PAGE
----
Despite promising results, loading the polymer by using the drug as a doping agent might be suboptimal, as this method limits the drug loading capacity, and the range of drugs to negatively charged compounds. Nevertheless, it has been shown that electronically triggered release from PPy scaffolds can be achieved with neutral drugs. High surface area PPy scaffolds were shown to significantly enhance the drug loading capacity of PPy delivery devices.106 Using these scaffolds, tuneable delivery of the neutral drug progesterone was demonstrated.107 It is likely that this drug is physically trapped in the porous polymer and released after switching due to polymer swelling. Based on this assumption, PPy nanowire networks have been prepared electrochemically in which the micro- and nano-gaps separating individual PPy nanowires seem to act as reservoirs for drug storage.108 In this system, drug-loading capacity is dependent on the volume of the micro- and nano-vacancies, rather than the doping level. Both hydrophilic and lipophilic drugs can be loaded into the micro- and nano-gaps due to the amphilicity of the PPy nanowire network.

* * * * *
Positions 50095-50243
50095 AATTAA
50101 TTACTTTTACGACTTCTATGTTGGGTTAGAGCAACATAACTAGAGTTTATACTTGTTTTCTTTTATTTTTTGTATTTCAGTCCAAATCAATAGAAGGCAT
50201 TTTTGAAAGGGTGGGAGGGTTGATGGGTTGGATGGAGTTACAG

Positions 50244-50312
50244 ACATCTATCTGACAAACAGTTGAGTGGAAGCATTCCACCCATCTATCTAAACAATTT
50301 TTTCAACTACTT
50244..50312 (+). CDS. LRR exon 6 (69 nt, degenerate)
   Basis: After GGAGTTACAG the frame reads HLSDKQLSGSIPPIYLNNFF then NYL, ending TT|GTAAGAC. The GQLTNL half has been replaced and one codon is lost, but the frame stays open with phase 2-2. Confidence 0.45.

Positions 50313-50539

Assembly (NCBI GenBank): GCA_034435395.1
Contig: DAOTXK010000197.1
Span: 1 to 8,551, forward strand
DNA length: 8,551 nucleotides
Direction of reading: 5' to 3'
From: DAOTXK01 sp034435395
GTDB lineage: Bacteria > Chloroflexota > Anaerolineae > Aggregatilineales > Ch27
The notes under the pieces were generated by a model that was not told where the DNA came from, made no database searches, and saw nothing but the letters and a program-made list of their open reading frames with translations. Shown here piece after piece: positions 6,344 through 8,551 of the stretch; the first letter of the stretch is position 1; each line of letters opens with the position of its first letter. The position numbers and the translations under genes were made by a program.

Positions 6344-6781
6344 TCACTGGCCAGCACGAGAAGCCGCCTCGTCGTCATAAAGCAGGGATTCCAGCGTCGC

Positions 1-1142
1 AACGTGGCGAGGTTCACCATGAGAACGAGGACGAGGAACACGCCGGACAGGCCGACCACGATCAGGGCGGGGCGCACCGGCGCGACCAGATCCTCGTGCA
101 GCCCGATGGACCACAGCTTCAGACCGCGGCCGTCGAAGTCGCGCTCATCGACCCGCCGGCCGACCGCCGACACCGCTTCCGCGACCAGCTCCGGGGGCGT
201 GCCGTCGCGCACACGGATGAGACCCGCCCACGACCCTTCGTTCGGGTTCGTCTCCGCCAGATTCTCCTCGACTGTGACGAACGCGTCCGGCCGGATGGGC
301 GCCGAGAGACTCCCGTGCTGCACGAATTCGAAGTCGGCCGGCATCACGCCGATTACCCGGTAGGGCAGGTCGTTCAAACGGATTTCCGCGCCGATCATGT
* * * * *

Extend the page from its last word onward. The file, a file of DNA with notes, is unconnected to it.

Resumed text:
4. Conclusions

The global threat of bacterial infection poses a major challenge. This is further complicated by an increasing bacterial resistance to antibiotics. Today, many diverse approaches aiming to reduce and eradicate the morbidity and mortality associated with infection are described. Interdisciplinary efforts have spurred the development of novel tools, able to realistically simulate the high complexity of the in vivo microenvironment. In utilizing the electronic and ionic conductivity of conjugated polymers, organic bioelectronics have been developed that can establish and transiently modulate ionic gradients as well as reversibly tune surface properties and material swelling. These material properties can be used to actively mimic specific microenvironments in human tissues and help decipher the complexity of multi-layered biological responses, which are observed states of infection in the human host. The organic bioelectronics research field is advancing at a high pace with further development of material properties, design of devices, and expansion of the molecular transport repertoire. This collective effort will aid in making organic bioelectronics devices useful for a number of applications in vitro. Also, one can foresee a number of therapeutic areas that would benefit from the technology, as it becomes established as a candidate for the next generation of implantable biomedical devices.


We thank all our partners for fruitful collaborations building a highly interdisciplinary research environment. Research in the ARD laboratory is supported by the Swedish Medical Nanoscience Center (, Carl Bennet AB, VINNOVA, Karolinska Institutet, and Familjen Erling-Perssons Stiftelse.